But in Afghanistan and Syria, at least, real change is possible. In the last two months, Trump has proposed a partial withdrawal of U.S. forces from Afghanistan and a total withdrawal from Syria. And U.S. special envoy to Afghanistan Zalmay Khalilzad last week reported a major breakthrough in peace negotiations with the Taliban.
But American disentanglement from both countries faces obstacles. In Afghanistan, there is the real possibility diplomacy will not go as desired. The framework deal Khalilzad announced is promising, but there are many details and disagreements yet to be resolved.
The framework deal would trade a U.S. departure from Afghanistan for the Taliban’s pledge to keep Afghanistan from ever again becoming a haven for terrorism against the United States. Other sticking points – like the eventual inclusion of the Afghan government in the talks with the Taliban – might undermine this progress.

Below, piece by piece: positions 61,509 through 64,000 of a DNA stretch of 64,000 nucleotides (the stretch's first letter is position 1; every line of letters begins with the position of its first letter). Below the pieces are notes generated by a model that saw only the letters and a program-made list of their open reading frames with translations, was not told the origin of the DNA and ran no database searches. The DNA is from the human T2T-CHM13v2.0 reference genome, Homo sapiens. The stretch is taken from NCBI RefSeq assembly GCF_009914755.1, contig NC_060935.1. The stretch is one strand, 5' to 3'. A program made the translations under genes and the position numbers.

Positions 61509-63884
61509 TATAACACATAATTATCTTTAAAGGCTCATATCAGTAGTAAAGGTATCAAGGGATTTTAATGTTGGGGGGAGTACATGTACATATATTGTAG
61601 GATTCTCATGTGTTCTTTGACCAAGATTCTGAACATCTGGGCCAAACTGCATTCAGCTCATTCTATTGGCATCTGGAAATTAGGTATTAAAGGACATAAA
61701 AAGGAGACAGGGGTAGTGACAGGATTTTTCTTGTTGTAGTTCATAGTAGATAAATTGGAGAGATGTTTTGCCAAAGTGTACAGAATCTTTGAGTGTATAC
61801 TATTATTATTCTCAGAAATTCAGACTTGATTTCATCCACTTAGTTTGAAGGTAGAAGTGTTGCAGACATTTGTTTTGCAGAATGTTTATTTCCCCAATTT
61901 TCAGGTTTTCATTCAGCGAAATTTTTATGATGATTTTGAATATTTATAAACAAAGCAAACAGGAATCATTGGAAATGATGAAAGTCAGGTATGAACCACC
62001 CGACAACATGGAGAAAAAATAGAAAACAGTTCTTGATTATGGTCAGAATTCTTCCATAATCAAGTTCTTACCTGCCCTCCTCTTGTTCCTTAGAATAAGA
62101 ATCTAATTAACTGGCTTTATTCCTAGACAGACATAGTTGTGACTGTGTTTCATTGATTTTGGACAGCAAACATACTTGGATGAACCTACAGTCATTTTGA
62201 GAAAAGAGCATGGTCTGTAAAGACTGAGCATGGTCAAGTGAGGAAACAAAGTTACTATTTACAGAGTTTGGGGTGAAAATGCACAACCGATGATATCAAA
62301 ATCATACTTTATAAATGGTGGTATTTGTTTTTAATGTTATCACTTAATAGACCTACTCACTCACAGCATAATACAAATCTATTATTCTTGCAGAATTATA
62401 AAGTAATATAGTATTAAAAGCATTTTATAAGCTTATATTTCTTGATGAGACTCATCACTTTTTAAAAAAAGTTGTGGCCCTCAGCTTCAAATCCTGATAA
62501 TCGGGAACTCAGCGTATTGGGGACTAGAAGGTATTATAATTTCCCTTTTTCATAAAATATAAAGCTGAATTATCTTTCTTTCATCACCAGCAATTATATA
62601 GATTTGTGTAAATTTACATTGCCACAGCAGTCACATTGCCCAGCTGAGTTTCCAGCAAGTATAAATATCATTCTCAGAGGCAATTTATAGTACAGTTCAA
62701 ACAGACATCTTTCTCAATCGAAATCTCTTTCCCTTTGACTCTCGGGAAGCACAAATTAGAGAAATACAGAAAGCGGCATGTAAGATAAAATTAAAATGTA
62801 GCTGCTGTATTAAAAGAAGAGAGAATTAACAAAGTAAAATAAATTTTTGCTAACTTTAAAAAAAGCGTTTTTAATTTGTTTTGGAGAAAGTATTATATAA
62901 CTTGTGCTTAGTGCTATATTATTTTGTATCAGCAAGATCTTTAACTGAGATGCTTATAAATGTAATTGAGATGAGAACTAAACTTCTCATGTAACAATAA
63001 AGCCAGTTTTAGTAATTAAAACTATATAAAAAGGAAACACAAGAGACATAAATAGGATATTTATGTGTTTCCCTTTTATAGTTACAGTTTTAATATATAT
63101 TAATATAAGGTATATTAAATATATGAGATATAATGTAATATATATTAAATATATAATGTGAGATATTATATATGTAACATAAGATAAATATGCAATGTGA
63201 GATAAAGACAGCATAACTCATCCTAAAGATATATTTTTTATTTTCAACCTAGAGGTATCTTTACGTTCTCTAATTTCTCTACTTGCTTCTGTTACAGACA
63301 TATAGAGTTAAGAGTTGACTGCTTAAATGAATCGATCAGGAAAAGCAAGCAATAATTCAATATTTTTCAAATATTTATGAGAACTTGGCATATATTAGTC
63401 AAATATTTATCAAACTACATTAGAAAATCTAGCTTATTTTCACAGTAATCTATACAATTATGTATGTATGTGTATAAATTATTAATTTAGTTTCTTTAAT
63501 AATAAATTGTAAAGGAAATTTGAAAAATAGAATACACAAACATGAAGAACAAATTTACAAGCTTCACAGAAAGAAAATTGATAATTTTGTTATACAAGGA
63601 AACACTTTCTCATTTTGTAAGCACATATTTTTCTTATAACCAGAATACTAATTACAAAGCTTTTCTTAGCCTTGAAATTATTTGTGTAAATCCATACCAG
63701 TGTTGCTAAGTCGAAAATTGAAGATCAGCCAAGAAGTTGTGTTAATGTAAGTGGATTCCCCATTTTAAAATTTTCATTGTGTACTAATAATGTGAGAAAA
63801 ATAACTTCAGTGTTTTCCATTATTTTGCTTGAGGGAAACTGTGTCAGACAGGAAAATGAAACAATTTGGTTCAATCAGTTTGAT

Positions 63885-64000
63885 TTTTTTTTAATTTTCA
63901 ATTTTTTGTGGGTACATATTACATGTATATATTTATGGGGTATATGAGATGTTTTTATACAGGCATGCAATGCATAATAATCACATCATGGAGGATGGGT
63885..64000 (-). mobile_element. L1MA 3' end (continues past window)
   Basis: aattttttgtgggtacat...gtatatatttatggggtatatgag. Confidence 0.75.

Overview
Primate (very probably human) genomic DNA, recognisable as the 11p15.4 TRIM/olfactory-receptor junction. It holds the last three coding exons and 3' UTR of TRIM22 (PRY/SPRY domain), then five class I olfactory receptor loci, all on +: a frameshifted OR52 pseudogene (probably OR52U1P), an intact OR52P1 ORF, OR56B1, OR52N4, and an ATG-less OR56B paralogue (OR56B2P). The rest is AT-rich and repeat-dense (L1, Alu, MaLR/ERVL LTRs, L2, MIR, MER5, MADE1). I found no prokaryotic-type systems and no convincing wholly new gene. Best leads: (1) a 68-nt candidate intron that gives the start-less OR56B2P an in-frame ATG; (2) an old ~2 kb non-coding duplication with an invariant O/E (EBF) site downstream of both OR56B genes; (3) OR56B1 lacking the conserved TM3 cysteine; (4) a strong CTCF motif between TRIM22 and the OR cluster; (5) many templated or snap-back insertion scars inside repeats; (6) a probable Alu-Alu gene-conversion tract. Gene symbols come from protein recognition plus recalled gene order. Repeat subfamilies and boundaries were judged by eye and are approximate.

With Syria, the threat to extrication lies closer to home. Inveterate interventionists within the White House (like National Security Adviser John Bolton) and Congress (such as South Carolina Republican Sen. Lindsey Graham) have been furiously pumping the brakes ever since Trump announced his aim to withdraw U.S. troops.
Bolton declared there will be no exit absent the unlikely event of Turkey promising safety to Kurdish fighters who Ankara considers to be terrorists. Meanwhile, Graham claimed to have wrested from Trump a promise to complete a panoply of perpetually extensible projects before removing American troops.